College Swimming Roundup: More Power 5 + Mid-Majors Part Deux
D2/D3 Selection Day + Weekend Preview
COLLEGE SWIMMING ROUNDUP
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🏊♀️ SWIMS OF THE WEEK 🏊🏽♂️
This week featured the Big 12, Big Ten (M), and Pac-12 (W) swimming for conference titles and NCAA spots.
Brendan Burns, Underwater Ironman
Brendan Burns got Big Man On Campus credentials with one of the craziest doubles you'll ever see on the last day of Big Tens. He took on the 200 back/200 fly double for the third time in his career, and 1:41.1/1:42.2 prelim swims were just an appetizer for the evening. He started out with a 1:38.22 200 back, taking control early and never letting runner-up Jake Newmark (1:40.02) get any closer. That's a nation-leading time (sneaking .01 under Destin Lasco's Cal/Stanford dual swim) for a man who's never actually swam the event at NCAAs. A couple events later, he used his trademark underwaters to break away from Michigan's 100 fly champ Gal Groumi on the last 50 to take the 200 fly win in 1:39.51 - another nation-leader for the defending NCAA champ. He also took the 100 back the day prior in 44.65.
Some historical context here: Jack Conger was the first man to hold sub-1:40 200 back/fly times for a career in 2015. Shaine Casas joined him in 2021. Nick Albiero one-upped them by doing it at the same meet - 2022 ACCs, where the 200 back and 200 fly were on different days. Burns took it to another level - he's the first man to break 1:40 in both at the same session. Dude has some decisions to make for NCAAs, he's a title hopeful in both flys and backs, but either way requires a tough double.
More Power Five Action
Of course, Burns wasn't the only star of the Power Five action last week.
In the Big Ten, Indiana took a fairly convincing victory on the strength of 11 event wins, and helped by scoring 5 divers in each of the 3 diving events. Outside of Burns, a big story was Van Mathias and his continued transformation from IM/2flyer to mustachioed sprinter/breaststroker. He took the 50 free in 19.00, was runner-up to OSU's Ruslan Gaziev (Big Ten meet record 41.38) in the 100 free in 41.58, and was runner-up to Minnesota's Max McHugh (50.80, also 1:50.20 in the 200) in the 100 breast in 51.32. He was also a relay stalwart for the Hoosiers, leading off the 200/400 free relays in 19.04/41.96, and adding a 1:32.71 split in the 800 free relay and a 22.74 in the breast leg of the 200 medley relay.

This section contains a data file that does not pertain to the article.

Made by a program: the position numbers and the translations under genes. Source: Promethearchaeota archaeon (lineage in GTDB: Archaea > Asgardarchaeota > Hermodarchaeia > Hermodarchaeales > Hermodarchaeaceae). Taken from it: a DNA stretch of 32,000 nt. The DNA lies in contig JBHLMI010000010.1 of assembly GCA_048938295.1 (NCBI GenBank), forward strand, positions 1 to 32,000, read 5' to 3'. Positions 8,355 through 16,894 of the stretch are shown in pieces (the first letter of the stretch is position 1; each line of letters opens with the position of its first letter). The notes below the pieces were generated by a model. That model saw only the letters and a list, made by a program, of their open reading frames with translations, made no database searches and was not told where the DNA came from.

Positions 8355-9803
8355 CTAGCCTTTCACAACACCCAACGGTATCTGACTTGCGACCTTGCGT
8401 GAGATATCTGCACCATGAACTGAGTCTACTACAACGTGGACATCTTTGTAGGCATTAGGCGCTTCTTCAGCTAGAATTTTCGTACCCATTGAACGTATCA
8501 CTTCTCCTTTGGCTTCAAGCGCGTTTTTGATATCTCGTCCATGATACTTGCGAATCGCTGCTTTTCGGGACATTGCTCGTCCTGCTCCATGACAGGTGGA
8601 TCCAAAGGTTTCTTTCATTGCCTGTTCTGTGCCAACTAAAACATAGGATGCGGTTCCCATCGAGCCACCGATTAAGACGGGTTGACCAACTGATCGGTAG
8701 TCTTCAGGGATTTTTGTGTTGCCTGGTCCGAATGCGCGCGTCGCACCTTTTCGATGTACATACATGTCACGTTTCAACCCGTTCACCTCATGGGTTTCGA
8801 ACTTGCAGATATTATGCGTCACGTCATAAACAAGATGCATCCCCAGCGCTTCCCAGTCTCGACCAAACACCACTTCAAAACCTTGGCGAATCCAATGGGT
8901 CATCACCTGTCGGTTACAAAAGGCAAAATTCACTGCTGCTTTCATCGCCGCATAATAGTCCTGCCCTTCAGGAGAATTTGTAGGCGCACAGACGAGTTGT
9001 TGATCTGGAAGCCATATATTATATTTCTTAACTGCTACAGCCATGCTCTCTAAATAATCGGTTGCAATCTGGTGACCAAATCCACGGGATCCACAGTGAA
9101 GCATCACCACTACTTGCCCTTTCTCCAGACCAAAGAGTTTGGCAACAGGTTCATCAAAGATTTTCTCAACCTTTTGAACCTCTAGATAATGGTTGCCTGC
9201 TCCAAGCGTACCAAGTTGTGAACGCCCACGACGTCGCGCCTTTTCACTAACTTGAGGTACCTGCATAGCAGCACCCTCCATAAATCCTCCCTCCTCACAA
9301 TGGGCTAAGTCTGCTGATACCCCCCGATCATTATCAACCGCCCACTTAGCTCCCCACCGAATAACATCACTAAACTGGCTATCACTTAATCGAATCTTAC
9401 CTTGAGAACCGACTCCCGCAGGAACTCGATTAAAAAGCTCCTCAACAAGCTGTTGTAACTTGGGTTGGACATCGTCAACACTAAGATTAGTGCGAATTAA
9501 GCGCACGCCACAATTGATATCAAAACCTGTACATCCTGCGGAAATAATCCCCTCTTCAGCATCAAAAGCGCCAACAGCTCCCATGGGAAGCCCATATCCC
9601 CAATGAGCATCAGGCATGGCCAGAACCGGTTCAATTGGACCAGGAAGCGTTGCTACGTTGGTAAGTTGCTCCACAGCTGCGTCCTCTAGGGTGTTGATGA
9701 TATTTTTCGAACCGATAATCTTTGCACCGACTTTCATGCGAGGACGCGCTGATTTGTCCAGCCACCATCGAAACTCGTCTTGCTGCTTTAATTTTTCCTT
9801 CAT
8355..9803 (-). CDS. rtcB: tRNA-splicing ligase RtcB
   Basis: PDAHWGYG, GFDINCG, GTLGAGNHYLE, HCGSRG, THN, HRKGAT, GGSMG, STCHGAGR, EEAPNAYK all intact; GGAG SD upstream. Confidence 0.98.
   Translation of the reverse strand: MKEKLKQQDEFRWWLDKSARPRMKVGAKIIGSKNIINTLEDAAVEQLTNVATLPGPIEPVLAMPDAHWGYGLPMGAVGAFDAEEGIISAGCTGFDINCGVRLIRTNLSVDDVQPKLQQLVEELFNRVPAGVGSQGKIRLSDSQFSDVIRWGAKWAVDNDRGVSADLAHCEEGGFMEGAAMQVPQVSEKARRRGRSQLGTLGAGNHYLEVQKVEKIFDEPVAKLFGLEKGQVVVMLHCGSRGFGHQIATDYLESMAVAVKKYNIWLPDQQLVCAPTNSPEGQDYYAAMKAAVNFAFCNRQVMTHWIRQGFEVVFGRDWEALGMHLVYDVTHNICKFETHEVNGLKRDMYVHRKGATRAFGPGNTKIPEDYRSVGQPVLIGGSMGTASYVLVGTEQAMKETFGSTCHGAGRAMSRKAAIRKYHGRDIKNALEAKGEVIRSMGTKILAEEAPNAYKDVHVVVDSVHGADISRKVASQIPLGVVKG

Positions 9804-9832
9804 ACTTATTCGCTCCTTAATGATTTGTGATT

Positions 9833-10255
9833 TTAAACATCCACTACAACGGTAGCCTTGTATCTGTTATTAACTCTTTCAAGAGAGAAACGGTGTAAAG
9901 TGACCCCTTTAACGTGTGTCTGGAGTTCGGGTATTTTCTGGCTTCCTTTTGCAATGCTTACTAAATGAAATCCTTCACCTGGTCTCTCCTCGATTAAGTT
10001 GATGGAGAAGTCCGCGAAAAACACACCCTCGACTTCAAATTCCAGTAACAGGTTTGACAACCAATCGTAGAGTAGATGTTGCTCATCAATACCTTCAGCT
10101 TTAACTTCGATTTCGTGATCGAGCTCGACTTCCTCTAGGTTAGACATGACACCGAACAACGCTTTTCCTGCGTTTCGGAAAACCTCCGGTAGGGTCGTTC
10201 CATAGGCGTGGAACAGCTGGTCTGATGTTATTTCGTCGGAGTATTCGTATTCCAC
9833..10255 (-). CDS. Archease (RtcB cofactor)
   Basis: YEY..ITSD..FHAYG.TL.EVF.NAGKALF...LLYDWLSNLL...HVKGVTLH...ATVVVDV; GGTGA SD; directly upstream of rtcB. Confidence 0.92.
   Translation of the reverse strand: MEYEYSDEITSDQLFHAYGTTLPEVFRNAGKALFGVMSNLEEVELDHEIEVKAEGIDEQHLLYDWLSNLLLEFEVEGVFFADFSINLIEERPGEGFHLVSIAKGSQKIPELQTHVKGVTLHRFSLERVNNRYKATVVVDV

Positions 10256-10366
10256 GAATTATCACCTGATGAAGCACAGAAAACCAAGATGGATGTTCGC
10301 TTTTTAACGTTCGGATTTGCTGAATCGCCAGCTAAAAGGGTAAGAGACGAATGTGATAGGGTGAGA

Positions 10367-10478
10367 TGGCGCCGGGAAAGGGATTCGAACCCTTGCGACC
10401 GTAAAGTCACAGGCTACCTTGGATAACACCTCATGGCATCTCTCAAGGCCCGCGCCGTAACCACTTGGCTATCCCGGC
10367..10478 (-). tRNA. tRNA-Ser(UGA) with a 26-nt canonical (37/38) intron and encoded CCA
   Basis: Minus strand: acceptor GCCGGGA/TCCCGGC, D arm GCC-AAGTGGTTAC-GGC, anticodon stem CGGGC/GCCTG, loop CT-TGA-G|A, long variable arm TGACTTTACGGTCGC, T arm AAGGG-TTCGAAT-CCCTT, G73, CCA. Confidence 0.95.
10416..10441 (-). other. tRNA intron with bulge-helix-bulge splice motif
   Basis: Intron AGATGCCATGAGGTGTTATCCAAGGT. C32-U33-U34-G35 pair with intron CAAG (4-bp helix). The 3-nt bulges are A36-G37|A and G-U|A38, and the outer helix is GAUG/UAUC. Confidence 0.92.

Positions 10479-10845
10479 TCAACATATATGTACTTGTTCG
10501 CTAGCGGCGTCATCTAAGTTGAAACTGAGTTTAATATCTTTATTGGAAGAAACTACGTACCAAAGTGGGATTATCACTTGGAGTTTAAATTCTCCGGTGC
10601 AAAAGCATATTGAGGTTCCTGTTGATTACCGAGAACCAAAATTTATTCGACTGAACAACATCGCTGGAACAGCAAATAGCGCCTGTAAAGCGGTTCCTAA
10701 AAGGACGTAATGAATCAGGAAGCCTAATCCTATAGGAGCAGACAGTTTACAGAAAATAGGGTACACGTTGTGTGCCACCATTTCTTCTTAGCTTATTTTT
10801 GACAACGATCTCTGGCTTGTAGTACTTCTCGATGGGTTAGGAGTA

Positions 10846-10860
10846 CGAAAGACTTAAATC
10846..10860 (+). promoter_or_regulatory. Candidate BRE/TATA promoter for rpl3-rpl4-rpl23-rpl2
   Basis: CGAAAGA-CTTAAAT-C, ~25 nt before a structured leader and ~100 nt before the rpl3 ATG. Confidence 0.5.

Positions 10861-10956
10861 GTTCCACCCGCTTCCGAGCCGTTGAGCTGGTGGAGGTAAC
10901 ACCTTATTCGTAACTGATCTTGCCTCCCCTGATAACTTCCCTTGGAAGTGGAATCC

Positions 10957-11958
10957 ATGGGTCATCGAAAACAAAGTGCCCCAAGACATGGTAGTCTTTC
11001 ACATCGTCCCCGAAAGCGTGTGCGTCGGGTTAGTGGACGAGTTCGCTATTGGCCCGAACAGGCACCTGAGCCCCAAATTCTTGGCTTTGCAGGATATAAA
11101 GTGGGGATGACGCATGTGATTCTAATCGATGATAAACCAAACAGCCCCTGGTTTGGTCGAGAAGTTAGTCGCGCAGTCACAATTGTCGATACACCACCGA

Wisconsin's Jake Newmark (check that relaxed stroke!) contributed a couple event wins for the Badgers. The junior had a fantastic Big Tens last year but came down with an illness before NCAAs and was subpar at Nationals. This year he had perhaps an even better conference meet, taking the 200 and 500 free in 1:31.61/4:12.96, was the aforementioned runner-up in the 200 back, and tacked on 19.15/42.17 free relay splits, and a 42.99 400 free relay leadoff. Freshman teammate Dominik Torok made up a 3 second difference on Michigan freshman Eitan Ben Shitrit at the halfway of the 400 IM with a 1:01.19/50.27 back half to take the win in that event in 3:39.96.
Ben Shitrit's Michigan teammate and fellow Israeli national Gal Groumi was the final double event winner of the week, taking the 200 IM in 1:41.20 and the 100 fly in a PR 44.50.
In the Big 12, the story was Texas women finding potential third events, and the Texas men fighting to qualify their usual large national team.
On the former, Olivia Bray's got some decisions to make. She took runner-up to Erica Sullivan in the 500 in 4:37.31, and won the 100 fly in 50.07. The latter is a better swim from an absolute standpoint, but the 100 fly is by far the strongest event field in the entire NCAA meet, and possibly in history and would require a double with her 100 back, while her 500 currently sits her 4th in the country. Meanwhile, Kelly Pash is probably well-set with a 200 IM, 200 free, 200 fly lineup, but she blazed a 4:05.55 IM that sits her 10th in the country.